Our history

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  • Our history
  • Timeline

    The Provincial Medical and Surgical Journal established

    The same year the world's first postage stamp, Penny Black, launches. The journal was sent to all members of the Provincial Medical and Surgical Association, forerunner of the BMA.

    The Journal was renamed The British Medical Journal in 1857. Every week, The BMJ continues to be sent to BMA members.

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    James Simpson reports the discovery of chloroform in the Journal.

    Its successful use during the birth of Queen Victoria’s 8th child boosted its acceptance.

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    Early peer review at The BMJ

    Ernest Hart, pictured to the right of the fireplace above, spoke at a meeting of the American Medical Editors Association and advocated a system of peer review. Hart was a lone pioneer in this respect and peer review was not widely used in medical journals until after the second world war

    Image courtesy of Wellcome Library, London.

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    Link between Anopheles mosquito and malaria published in The BMJ

    Sirs Patrick Manson and Ronald Ross, considered by many to be the father of tropical medicine, published much of their work on malaria in The BMJ between 1894 and 1898.

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    The BMJ publishes MRC streptomycin trial

    One of the earliest randomised controlled trials. It led to an interest in statistical and research methods that endures to this day and has spread beyond The BMJ to inform the thinking behind evidence-based tools.

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    British Journal of Ophthalmology (BJO) formed

    The BJO was the first specialist journal published by BMJ.

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    Doll and Bradford Hill publish first report on smoking and lung cancer in The BMJ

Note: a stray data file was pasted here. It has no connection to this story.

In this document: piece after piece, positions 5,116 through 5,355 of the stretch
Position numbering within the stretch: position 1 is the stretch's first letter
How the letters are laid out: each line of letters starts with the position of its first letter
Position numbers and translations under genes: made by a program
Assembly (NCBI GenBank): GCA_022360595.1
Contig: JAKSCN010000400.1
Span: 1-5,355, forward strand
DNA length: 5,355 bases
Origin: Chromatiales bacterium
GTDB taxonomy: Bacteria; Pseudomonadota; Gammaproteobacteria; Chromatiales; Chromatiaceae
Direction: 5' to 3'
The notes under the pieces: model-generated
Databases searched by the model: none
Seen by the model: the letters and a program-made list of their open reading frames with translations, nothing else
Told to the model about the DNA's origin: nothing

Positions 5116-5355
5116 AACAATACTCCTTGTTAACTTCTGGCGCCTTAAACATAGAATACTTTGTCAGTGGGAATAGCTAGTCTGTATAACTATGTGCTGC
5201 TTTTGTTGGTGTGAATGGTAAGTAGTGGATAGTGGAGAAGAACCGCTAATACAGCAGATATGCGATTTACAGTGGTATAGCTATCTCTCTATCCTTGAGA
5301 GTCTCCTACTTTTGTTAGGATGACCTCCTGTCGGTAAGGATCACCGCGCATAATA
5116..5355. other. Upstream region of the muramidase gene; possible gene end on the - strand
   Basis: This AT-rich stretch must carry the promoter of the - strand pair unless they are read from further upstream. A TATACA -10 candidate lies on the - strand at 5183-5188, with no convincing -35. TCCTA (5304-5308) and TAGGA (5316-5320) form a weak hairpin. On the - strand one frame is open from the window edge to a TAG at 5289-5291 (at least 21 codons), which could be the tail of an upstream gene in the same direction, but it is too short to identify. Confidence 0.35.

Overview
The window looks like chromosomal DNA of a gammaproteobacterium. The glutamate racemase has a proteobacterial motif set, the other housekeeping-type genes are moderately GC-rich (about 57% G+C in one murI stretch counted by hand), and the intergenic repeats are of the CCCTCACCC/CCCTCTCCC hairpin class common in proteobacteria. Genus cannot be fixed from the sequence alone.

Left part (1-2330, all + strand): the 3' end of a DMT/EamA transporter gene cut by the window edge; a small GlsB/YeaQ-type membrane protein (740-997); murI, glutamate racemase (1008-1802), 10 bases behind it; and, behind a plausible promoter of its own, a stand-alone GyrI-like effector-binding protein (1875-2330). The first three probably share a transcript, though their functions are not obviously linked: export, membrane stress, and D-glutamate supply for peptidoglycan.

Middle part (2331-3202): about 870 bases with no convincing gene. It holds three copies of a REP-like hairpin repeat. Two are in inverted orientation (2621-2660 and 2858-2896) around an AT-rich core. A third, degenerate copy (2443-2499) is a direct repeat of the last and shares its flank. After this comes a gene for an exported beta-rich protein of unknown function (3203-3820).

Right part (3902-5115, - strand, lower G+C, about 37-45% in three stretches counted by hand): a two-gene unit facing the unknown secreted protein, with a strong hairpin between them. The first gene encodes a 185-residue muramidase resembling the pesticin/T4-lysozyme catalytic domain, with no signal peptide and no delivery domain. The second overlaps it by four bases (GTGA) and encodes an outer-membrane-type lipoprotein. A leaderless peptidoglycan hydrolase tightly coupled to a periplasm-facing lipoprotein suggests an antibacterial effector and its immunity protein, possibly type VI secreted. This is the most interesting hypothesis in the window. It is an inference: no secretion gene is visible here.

Richard Doll and Austin Bradford-Hill changed history when they released four subsequent reports of their study of doctors’ mortality in relation to their smoking habits.
    By 1960 The BMJ was urging control of cigarette consumption; it stopped carrying advertisements for cigarettes in 1957.

    View our video 'Richard Doll: The Man Who Quit Smoking.'

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    Declaration of Helsinki

    The BMJ editor Hugh Clegg chaired the committee of the World Medical Association that produced the first draft of the Declaration of Helsinki (published in The BMJ in 1962). This work arose out of the revelations at the Nuremberg trials about the medical experiments of Nazi doctors.

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    The BMJ launches itself into cyberspace

    The first general medical journal to go online. By 1998 was publishing its free full text of all BMJ articles and had startedRapid Responses' online letters pages.
    Their popularity has remained to this day, with The BMJ receiving and publishing over 100 responses a week.

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    BMJ Clinical Evidence started

    Evidence-based overviews of the benefits and harms of common treatments built on the work of the Cochrane Collaboration. Its content underpinned the development of award-winning BMJ Best Practice in 2009.

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    BMJ Learning launched